When memory dysfunction arises we want effective help. You know how it is. Memory disorders can arise after traumatic brain injury, stroke, multiple sclerosis, tumours and after many other health challenges. This article introduces RehaCom as part of cognitive therapy for memory disorders.
We often talk about our "memory" as if it is one thing or process. In fact, science certainly doesn't really know all there is to know - you might hear some concepts commonly used such as "short-term" or so-called working memory along with the notion of long-term memory. We can make this complicated - But let's face it, most of us just want to use this essential faculty to allow us to live our lives to the full.
There is some good news though - We are living in exciting times and memory rehabilitation is likely to change and improve dramatically in the next few years.
When it comes to memory rehabilitation we can basically have Compensatory and Restitution approaches. Up until recently the Compensatory Approaches were most accepted for memory rehabilitation and these involve four main paths. These are
1) Enhancing learning to make use of residual memory skills via repetition, mind maps etc
2) Mnemonic methods - such as rhymes, mental retracing etc
3) External aids - such as lists, memory devices, notebooks, NeuroPage etc
4) Environmental cues - such as signposts, labels, coloured lines and doors etc
Restitution Approaches are now gaining emphasis although they are generally less well researched; partly because of the technical and ethical challenges of conducting robust trials of these approaches. Restitution ideas are about the potential for fundamental recovery - a notion that has gained interest with the discoveries around neuroplasticity. Restitution might come about due to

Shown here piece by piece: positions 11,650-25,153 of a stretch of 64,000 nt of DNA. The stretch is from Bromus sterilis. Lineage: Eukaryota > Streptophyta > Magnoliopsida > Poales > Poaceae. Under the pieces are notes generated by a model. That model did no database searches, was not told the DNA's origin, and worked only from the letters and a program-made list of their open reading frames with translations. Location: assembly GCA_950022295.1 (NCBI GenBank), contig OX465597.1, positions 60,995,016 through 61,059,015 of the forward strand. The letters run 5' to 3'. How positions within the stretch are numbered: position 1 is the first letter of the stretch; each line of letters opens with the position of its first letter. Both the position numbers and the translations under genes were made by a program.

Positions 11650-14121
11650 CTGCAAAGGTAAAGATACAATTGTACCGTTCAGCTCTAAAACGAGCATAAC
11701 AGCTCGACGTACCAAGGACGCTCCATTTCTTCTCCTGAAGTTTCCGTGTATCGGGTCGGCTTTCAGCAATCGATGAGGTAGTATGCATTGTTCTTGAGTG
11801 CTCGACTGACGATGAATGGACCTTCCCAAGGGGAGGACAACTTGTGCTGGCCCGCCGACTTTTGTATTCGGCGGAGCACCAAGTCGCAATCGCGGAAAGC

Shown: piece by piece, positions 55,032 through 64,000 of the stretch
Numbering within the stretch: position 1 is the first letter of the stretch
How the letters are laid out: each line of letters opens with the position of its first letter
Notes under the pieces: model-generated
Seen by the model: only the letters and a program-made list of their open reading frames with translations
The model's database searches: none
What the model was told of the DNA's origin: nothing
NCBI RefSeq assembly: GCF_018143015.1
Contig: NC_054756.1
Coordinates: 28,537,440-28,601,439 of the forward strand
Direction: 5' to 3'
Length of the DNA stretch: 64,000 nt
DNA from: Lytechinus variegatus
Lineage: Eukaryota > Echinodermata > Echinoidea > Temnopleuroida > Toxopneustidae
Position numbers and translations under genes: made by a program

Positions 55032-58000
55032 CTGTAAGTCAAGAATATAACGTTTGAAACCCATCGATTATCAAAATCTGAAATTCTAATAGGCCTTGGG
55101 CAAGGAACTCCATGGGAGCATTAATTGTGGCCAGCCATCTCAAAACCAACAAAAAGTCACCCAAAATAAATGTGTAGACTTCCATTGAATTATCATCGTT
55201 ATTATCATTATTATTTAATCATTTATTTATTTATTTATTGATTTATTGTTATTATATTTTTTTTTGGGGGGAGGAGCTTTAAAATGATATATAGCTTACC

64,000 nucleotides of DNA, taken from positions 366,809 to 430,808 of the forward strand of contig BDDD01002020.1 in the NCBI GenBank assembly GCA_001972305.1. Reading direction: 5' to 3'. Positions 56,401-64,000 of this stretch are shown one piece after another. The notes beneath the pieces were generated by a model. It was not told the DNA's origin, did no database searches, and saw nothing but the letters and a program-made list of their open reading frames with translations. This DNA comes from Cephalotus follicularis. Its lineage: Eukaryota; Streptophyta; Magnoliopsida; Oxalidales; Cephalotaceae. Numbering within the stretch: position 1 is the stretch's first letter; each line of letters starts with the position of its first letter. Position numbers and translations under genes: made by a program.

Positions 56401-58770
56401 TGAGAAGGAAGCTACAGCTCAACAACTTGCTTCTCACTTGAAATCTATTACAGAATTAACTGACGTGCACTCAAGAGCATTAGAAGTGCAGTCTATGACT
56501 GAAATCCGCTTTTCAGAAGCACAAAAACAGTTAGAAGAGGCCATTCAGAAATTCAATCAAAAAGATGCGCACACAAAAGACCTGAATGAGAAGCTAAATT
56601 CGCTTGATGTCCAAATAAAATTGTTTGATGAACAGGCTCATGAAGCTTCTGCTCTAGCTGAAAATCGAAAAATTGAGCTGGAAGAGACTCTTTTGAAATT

1) Stem Cell interventions, (e.g. Neural stem cells)
2) Pharmacological interventions (Acetylcholinesterase inhibitors)
3) Memory retraining
The first two approaches are experimental and challenging with great promise for the future. However, in the present, there are a number of Memory Retraining software packages available - some are focused on working memory, others on less focused aspects of memory and in general it is necessary to be cautious about what particular packages do - and for whom?
RehaCom's approach to memory retraining addresses dysfunction along six "dimensions". This is why it is important to have guidance from a qualified clinician. Rehabilitation shouldn't just pursue one approach. Typically a rehabilitation strategy will differ from person to person and include a number of steps to potentially minimise brain damage, regain lost skills and develop compensation strategies. RehaCom can deliver part of the necessary tools for recovery.
RehaCom's six memory focused training modules are as follows
1) Working memory - exercises the ability to memorise and manipulate information that is no longer available in the users external environment
2) Topological memory - the ability to memorise the position of remembered images
3) Physiognomic memory - the recognition of faces
4) Memory for words - trains the ability to recognise single words
5) Figural memory - trains the long-term verbal and non-verbal memory
6) Verbal memory - trains the short-term memory of verbal information
We will discuss each of these memory related modules in future articles. RehaCom's Screening Modules also address important aspects of memory and can give valuable and rapid pointers to memory deficits. If you can wait see http://www.rehacom.co.uk and request a demo disc or further information.